“If I was a young cyclist looking for a change of scenery, I would recommend giving rowing a try”

World Class Start athletes have been rowing, cycling and running for the Blue Peter challenge this month. We talk to two – a former cyclist and runner – about how these sports have helped their rowing

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Earlier this month, Blue Peter presenter Lindsey Russell teamed up with athletes from British Rowing, British Cycling and British Athletics in the ‘Train Your Way to Tokyo’ challenge, covering the 9448km distance between the Blue Peter studio in Salford and the Japan National Stadium in Tokyo.

We talk to two World Class Start athletes who discovered rowing after coming from cycling and athletics.

At school, Perri McCluskey (pictured above) ran cross-country, high jump and other track events, representing the West of Scotland at the Inter-District Cross Country Championships in 2013. Now an U23 athlete based at Strathclyde Park, Perri only discovered rowing when she went along to a boat club with a friend who was keen to try it.

James Cartwright is a product of the Hartpury Junior programme, coming to rowing through World Class Start in 2015. Since then he has represented GB at the 2018 Junior Worlds and then at the U23 Worlds in 2019. But his first sport was cycling and at school he was in the mountain bike team, winning events at county level.

Looking back, how did cycling and athletics help your rowing?

James: Cycling aided my rowing development as it provided me with great endurance. Most of the rowing sessions that I completed were well under the mileage, and sometimes intensity, of what I was used to training at. If I was a young cyclist that was looking for a change of scenery, I would recommend giving rowing a try.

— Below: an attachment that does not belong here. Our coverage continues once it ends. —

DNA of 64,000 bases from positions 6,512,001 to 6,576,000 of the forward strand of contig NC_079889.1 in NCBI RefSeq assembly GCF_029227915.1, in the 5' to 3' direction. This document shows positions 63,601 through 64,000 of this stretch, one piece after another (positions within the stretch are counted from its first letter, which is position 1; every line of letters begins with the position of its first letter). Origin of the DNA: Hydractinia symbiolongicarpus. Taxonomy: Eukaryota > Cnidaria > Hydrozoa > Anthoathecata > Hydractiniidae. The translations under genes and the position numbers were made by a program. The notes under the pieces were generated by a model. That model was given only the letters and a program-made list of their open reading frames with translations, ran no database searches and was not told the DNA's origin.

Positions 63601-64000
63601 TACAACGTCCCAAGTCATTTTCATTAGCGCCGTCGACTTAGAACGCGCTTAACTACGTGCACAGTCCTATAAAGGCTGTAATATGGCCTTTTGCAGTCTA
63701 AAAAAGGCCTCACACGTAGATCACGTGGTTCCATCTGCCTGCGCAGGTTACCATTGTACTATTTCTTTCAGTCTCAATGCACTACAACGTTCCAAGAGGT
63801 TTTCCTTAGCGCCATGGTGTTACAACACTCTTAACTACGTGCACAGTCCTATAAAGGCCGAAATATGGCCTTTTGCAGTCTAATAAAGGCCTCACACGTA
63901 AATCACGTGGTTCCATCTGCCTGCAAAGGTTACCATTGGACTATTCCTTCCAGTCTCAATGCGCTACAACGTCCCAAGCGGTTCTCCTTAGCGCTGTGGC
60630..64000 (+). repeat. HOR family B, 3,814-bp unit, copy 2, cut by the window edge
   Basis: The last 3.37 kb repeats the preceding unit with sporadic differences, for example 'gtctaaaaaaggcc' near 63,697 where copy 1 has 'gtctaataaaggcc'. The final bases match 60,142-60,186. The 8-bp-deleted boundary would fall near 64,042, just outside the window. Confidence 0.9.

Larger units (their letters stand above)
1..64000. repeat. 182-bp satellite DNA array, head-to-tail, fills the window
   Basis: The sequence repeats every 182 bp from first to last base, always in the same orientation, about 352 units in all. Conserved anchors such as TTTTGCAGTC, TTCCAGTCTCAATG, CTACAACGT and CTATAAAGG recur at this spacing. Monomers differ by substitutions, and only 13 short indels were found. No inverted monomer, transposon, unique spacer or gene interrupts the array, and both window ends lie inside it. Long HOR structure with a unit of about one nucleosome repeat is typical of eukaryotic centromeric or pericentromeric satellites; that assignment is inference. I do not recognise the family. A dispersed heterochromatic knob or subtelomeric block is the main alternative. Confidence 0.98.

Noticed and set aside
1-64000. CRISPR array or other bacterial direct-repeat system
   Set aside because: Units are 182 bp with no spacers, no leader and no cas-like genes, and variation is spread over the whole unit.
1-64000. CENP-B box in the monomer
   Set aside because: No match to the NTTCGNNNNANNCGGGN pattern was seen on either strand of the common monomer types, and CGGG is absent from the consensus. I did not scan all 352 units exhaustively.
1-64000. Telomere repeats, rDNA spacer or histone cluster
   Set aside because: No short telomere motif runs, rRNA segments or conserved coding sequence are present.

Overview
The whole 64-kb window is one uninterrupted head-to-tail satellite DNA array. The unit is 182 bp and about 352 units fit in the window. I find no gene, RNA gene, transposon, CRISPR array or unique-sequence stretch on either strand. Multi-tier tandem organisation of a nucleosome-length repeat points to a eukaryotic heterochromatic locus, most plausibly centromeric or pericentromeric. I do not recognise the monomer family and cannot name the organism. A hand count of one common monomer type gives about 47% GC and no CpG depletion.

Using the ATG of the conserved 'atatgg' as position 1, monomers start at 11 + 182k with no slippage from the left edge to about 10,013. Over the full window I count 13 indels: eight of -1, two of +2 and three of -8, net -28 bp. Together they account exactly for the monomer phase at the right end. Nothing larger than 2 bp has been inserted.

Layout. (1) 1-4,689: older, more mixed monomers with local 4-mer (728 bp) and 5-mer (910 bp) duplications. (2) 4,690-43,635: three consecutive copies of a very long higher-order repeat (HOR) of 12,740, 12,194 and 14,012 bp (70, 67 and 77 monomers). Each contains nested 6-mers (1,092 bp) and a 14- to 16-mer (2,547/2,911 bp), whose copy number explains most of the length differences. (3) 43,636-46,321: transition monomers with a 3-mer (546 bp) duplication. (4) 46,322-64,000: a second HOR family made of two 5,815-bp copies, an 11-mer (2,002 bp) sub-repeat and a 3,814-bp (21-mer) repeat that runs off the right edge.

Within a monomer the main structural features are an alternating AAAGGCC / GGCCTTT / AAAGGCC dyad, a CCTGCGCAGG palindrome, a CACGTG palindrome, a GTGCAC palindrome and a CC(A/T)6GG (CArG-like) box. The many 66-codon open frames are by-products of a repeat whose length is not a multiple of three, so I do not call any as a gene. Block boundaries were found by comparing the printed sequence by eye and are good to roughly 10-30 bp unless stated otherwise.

Cycling and rowing are similar in a way that they both can take you places that you would never have imagined going. For example, I never thought I would visit Racice in the Czech Republic before I started rowing – both sports make for a great excuse to travel.

Perri: I think when I first changed from athletics to rowing, I still had quite a lot of endurance. Prior to rowing, I had never lifted a weight in my life, but, from the strength testing carried out to join the World Class Start programme, I found that I was naturally strong. I also think that being fairly tall (5ft 10) helped a lot as it meant that I had better natural levers in the boat and on the rowing machine.

The transition was challenging but very rewarding as I still had a lot to improve on strength and fitness wise. At the very beginning I went from only training two to three sessions a week to five or six days a week with sometimes two sessions a day.

As I was training twice the amount I was previously, I was noticing improvements in my performance very quickly which also motivated me to continue.

I have always been very competitive, and I love to push myself both mentally and physically. Therefore, I loved the challenge of trying to make myself better a completely new sport.